At a time when more and more promising directors are quickly swallowed up by the remorseless blockbuster machine, there’s something admirable about a filmmaker like Jaume Collet-Serra (Non-Stop, Run All Night), who is seemingly content to stay a rung or two down on the respectability ladder and continue refining his chops. The Shallows, Collet-Serra’s new primal screamer, may not be his best work—that honor still falls to the wonderfully sick Orphan—but its single-minded devotion to getting viewers to grip their armrests is really something to see. Clocking in at a lean and mean 86 minutes, it takes its deliberately simple premise and comes close to knocking the damn cover off of it.
Anthony Jaswinski’s script has a high-concept purity: Erstwhile med student (Blake Lively) heads to a remote Mexican beach to catch some solo waves, only to discover that the water isn’t quite as empty as she thought. (Okay, you’ve seen the trailer, it’s a huge freaking shark.) Lively is almost the whole show here, and thankfully she proves to be more than up to the task: intensely physical, charming in her brief interactions with some notably unfortunate passersby, and believably self-reliant throughout, even as her situation steadily worsens.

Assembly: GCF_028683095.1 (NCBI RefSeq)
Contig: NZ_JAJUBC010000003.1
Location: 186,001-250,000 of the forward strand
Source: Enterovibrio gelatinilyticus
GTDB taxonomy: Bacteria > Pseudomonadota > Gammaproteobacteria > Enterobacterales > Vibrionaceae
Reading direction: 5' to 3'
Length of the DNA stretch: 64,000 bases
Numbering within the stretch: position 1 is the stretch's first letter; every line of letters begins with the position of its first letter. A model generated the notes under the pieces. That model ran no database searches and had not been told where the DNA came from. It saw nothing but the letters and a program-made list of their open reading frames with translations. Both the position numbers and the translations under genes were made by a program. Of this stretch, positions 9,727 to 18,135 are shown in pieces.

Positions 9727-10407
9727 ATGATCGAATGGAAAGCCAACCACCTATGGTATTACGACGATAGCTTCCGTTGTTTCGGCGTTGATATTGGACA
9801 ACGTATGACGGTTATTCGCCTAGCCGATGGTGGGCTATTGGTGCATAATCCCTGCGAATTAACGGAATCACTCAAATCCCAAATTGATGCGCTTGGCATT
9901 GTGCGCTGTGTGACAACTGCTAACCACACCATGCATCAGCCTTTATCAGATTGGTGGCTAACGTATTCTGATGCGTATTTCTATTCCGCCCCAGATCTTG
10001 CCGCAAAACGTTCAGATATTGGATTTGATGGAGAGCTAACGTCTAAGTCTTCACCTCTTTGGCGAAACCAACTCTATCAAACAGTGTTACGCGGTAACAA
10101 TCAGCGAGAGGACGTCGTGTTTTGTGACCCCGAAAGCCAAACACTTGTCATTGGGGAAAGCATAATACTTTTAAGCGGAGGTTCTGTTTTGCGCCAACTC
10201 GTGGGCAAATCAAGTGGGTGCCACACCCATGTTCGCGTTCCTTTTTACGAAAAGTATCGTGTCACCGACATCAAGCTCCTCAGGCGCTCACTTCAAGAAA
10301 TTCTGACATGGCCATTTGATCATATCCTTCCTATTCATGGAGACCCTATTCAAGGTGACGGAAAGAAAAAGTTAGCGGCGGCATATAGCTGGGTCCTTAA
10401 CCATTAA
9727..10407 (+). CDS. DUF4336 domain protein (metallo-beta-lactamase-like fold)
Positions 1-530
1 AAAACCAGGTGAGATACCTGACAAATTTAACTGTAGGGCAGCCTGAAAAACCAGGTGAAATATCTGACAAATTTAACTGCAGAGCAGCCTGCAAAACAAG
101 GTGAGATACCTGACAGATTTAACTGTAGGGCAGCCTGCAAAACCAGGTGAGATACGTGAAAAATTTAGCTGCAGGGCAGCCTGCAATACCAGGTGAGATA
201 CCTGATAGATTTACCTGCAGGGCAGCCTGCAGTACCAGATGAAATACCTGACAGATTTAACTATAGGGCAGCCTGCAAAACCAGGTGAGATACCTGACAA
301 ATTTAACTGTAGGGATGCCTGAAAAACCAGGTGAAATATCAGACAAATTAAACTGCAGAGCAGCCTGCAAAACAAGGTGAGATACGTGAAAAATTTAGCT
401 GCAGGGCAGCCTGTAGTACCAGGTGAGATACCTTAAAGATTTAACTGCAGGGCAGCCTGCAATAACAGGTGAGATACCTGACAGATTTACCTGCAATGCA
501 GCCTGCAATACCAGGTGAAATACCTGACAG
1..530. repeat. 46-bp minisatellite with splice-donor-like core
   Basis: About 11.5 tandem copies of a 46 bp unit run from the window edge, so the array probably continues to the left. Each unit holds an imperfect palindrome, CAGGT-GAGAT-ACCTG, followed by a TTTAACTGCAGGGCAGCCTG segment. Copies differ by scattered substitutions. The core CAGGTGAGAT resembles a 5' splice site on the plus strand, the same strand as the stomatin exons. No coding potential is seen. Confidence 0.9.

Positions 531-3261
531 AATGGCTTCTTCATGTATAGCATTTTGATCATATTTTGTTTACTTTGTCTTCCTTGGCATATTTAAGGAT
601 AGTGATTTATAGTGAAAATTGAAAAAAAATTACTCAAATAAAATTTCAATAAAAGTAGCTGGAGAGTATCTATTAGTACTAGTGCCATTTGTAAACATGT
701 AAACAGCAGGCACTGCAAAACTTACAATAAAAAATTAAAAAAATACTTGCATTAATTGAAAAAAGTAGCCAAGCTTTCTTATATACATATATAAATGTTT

Movies like this demand a showdown, and the final prolonged confrontation between Woman and Nature does admittedly get a bit silly, especially when compared to the creeping, ingenious dread that came before. Even at its most overt, though, The Shallows shows just how bracing and propulsive a good B-movie can be, especially in the hands of a director who knows exactly when to linger on a shot of the indecently beautiful scenery, and when to dip the camera below the waterline for maximum unease. It’s pulp, but artful pulp.